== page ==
DEBATE & DIALOGUE

Fostering debate and dialogue among practitioners


One of our objectives is to create a space where people can discuss, in a respectful and constructive way, the different perspectives found among secular Buddhist practitioners. Such a dialogue is essential to creating a secular dharma relevant to our contemporary age. 


On this page you will find articles and book reviews which reflect some of the varied perspectives among secular Buddhists.

RECOMENDED READING

Mike Slott, Winton Higgins, Stephen Batchelor, and Jonathan Golden discuss the relationship of truths and tasks in a secular approach to the dharma.

Robert M. Ellis and Winton Higgins engage in a discussion about Middle Way Philosophy and secular Buddhism, exploring the strengths and weaknesses of each perspective.

While we cannot definitively know that secular Buddhism is the most ‘appropriate’ approach to the dharma in some universal sense, Mike Slott asserts that each individual can determine whether secular Buddhism is an ‘appropriate’ view and path for their own life based on their experiences, interests, and goals.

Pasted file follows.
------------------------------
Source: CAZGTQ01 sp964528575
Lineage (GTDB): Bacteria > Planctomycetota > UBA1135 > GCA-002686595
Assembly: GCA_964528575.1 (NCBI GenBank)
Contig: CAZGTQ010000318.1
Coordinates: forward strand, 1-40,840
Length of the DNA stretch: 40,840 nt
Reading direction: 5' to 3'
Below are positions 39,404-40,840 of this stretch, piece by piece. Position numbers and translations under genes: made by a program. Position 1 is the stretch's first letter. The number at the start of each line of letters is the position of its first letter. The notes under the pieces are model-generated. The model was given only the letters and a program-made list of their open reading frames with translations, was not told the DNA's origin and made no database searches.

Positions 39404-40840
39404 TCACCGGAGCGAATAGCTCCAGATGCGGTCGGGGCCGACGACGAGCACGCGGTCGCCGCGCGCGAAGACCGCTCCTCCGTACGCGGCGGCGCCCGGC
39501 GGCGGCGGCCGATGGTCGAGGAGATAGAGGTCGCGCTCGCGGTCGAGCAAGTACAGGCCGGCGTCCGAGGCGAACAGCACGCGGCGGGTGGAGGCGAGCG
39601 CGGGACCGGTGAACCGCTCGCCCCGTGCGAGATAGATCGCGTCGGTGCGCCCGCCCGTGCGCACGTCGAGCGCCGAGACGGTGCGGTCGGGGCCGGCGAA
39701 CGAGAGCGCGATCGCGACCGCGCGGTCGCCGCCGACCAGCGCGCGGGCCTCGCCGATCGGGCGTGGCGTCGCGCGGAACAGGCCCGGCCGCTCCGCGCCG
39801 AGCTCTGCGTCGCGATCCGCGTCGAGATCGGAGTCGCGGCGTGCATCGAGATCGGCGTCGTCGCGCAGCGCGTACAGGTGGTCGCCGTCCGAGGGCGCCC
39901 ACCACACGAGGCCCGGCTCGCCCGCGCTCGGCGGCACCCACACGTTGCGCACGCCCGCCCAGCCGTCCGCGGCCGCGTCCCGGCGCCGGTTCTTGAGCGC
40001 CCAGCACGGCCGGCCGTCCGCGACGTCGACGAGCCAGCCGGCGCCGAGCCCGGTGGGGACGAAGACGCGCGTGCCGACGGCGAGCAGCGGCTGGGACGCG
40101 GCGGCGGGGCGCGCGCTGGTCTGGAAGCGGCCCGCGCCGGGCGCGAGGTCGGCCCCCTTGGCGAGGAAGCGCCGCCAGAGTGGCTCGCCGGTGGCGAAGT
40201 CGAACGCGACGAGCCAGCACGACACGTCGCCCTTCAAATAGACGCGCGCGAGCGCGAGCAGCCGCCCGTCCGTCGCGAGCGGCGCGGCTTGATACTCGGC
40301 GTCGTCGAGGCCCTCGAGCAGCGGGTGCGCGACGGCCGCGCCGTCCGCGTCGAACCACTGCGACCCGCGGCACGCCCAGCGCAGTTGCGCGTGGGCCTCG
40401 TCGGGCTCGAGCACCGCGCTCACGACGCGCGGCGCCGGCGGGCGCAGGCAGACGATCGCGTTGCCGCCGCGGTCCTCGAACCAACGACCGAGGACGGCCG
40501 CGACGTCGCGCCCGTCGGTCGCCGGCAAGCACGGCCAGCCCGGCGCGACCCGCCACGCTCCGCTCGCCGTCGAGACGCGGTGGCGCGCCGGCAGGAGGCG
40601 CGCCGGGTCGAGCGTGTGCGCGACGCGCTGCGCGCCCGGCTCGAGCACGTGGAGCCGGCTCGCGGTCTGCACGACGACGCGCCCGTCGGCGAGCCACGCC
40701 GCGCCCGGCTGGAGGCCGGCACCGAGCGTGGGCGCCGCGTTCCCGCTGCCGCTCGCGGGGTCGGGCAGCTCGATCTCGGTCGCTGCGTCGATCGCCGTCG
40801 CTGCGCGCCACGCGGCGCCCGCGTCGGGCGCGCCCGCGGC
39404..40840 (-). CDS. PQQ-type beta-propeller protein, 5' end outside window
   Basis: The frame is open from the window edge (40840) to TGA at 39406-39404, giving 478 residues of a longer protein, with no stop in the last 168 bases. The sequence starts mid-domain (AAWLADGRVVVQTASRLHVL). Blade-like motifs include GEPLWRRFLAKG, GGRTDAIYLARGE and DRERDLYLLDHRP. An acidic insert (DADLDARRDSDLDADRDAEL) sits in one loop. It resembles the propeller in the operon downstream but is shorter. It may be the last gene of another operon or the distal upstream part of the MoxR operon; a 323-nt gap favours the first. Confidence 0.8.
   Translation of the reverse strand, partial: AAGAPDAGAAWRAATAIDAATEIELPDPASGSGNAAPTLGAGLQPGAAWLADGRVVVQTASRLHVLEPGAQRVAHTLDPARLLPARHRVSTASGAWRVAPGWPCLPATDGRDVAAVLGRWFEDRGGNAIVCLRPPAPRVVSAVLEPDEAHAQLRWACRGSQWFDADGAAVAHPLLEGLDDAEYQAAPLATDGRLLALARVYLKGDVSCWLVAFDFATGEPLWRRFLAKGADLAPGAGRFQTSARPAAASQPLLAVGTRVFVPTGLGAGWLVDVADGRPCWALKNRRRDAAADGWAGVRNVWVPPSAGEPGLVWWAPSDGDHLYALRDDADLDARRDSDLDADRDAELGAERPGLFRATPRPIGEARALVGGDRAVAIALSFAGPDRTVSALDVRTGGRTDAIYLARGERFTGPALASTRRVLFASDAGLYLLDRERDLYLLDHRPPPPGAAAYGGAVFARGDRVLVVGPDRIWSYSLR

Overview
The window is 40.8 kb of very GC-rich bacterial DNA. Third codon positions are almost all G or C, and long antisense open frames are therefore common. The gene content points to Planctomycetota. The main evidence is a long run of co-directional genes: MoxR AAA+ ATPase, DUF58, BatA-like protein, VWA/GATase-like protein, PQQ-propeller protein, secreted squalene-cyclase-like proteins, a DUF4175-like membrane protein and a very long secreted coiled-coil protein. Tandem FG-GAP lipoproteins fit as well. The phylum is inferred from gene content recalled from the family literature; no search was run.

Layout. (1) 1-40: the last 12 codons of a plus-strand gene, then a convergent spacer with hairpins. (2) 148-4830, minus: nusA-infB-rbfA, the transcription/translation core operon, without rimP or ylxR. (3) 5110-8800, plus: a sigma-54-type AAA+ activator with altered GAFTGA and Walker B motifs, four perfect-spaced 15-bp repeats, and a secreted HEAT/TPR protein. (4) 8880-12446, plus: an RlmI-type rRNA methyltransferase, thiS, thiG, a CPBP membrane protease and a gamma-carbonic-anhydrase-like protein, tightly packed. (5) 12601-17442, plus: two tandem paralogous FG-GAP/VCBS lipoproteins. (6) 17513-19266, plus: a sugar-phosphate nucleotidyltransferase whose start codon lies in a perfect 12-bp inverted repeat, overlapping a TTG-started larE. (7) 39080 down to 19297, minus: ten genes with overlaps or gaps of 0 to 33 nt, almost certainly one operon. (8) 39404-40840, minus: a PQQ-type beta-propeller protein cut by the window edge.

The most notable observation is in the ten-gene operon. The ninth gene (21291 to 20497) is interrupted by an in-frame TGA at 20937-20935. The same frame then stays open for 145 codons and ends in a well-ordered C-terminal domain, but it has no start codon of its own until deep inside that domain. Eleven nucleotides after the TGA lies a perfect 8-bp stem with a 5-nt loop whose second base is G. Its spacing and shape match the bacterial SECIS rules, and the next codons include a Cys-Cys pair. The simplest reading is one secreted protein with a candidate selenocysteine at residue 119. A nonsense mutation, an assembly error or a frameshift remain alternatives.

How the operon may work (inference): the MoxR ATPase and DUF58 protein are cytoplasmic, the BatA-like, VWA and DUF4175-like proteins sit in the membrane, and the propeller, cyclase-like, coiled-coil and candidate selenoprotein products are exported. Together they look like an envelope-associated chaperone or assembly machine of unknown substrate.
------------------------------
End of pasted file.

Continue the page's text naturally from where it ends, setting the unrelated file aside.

Beginning with Seth Zuihō Segall’s article, ‘Why I am not a secular Buddhist,’ Seth and Winton Higgins have engaged in a dialogue on SBN about the meaning and value of secular Buddhism. They have discussed the notion of secularity, religion and religious experience, the role of community, and other key issues.

Akincano Weber raises several concerns about secular Buddhism. In his view, advocates of secular Buddhism tend to promote, a ‘flatland Buddhism’ which overlooks the difference between a numinous personal experience in which one may feel connected to something beyond their self-construct and which may be truly transforming—and a metaphysical statement or supernatural belief.

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